[ per-pech-oo-eyt ]
See synonyms for: perpetuateperpetuatedperpetuatesperpetuating on

verb (used with object),per·pet·u·at·ed, per·pet·u·at·ing.
  1. to enable or allow the continuation of into the future; keep alive (used most often in reference to something considered harmful or false):Social media played a significant role in perpetuating political divisions.Vines obscured a plaque intended to perpetuate her memory.

  2. to preserve from extinction or oblivion: to perpetuate one's name;perpetuate the species.

Origin of perpetuate

First recorded in 1520–30; from Latin perpetuātus (past participle of perpetuāre, derivative of perpetuus “uninterrupted”); see perpetual, -ate1

Other words for perpetuate

Other words from perpetuate

  • per·pet·u·a·ble, adjective
  • per·pet·u·a·tion [per-pech-oo-ey-shuhn], /pərˌpɛtʃ uˈeɪ ʃən/, per·pet·u·ance [per-pech-oo-uhns], /pərˈpɛtʃ u əns/, noun
  • per·pet·u·a·tor, noun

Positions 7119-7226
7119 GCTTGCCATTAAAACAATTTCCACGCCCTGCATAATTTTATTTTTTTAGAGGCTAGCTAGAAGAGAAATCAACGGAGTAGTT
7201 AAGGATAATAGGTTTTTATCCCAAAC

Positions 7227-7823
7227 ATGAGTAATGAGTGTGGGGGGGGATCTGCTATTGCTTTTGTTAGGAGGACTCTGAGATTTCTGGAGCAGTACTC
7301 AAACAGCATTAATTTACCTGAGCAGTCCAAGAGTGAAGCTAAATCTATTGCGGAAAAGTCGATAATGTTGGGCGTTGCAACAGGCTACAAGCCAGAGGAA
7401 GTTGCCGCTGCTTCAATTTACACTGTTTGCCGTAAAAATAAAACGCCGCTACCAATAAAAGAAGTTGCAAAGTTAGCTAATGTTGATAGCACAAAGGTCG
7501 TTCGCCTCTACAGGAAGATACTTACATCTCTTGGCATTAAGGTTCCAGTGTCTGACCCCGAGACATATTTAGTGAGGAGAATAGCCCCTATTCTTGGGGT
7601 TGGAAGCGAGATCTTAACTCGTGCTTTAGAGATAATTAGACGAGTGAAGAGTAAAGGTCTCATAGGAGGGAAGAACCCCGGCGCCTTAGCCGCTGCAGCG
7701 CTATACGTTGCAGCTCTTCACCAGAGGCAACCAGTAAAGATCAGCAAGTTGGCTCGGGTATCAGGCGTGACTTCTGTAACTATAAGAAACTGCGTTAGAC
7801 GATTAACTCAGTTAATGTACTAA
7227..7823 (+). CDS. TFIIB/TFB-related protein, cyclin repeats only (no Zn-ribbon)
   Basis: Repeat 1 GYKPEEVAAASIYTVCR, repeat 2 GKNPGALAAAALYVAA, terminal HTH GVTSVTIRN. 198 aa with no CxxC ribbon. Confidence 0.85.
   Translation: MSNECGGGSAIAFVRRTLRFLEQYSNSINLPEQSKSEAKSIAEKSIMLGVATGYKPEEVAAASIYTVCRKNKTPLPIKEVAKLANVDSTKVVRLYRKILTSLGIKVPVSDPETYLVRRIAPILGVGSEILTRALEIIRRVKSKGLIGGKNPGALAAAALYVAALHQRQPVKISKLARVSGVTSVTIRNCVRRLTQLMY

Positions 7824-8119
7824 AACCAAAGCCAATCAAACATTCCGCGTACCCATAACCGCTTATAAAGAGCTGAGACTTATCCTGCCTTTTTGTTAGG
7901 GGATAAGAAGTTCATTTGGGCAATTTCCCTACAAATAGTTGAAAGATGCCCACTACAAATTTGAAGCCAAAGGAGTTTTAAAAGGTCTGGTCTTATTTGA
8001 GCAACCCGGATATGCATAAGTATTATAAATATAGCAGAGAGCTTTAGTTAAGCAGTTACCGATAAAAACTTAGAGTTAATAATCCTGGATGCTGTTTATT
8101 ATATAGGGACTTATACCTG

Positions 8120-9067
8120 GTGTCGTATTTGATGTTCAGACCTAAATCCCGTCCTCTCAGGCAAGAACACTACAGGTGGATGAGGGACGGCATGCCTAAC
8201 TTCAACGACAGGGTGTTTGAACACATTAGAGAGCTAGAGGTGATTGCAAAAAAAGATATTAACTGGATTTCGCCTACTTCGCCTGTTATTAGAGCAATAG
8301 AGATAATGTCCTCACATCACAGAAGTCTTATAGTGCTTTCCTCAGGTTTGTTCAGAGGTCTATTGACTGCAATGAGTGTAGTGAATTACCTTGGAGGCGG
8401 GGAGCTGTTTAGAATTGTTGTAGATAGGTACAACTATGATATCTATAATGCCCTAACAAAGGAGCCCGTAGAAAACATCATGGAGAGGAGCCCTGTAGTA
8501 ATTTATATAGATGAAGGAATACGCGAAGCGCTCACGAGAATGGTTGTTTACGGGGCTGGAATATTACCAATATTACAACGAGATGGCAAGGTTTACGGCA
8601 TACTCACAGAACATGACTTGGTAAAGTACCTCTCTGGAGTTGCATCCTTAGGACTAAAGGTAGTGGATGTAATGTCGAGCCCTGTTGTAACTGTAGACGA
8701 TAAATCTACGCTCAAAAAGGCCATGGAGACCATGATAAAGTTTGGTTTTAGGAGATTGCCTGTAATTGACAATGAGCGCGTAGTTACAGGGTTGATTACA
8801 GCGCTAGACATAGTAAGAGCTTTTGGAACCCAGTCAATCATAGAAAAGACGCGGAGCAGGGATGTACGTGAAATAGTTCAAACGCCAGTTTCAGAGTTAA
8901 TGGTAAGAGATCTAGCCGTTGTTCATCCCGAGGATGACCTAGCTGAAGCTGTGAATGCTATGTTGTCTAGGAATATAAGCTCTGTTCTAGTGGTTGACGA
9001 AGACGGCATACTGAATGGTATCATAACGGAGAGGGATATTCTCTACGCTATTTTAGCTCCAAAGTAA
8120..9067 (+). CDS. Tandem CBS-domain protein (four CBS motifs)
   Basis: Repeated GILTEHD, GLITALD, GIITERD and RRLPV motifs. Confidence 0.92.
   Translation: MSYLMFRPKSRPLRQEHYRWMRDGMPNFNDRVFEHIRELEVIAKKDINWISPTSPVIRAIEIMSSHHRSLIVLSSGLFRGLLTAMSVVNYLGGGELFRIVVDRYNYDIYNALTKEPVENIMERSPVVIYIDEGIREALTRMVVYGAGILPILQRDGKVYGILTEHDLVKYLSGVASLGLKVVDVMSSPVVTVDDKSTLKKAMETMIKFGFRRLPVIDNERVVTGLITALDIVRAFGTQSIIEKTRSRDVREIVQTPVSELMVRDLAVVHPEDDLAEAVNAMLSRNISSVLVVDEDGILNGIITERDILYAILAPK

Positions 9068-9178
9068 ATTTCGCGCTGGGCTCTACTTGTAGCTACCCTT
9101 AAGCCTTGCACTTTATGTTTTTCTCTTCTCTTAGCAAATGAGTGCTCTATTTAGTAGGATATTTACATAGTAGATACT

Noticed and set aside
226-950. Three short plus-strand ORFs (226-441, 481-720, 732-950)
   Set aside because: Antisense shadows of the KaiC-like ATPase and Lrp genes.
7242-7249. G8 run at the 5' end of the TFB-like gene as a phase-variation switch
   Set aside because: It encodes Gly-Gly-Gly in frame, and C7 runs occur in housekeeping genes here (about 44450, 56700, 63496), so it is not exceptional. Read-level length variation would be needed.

• un·per·pet·u·a·ble, adjective
  • un·per·pet·u·at·ing, adjective

Words that may be confused with perpetuate Unabridged Based on the Random House Unabridged Dictionary, © Random House, Inc. 2023

How to use perpetuate in a sentence

British Dictionary definitions for perpetuate


/ (pəˈpɛtjʊˌeɪt) /

  1. (tr) to cause to continue or prevail: to perpetuate misconceptions

Origin of perpetuate

C16: from Latin perpetuāre to continue without interruption, from perpetuus perpetual


Derived forms of perpetuate

  • perpetuation, noun

Collins English Dictionary - Complete & Unabridged 2012 Digital Edition © William Collins Sons & Co. Ltd. 1979, 1986 © HarperCollins Publishers 1998, 2000, 2003, 2005, 2006, 2007, 2009, 2012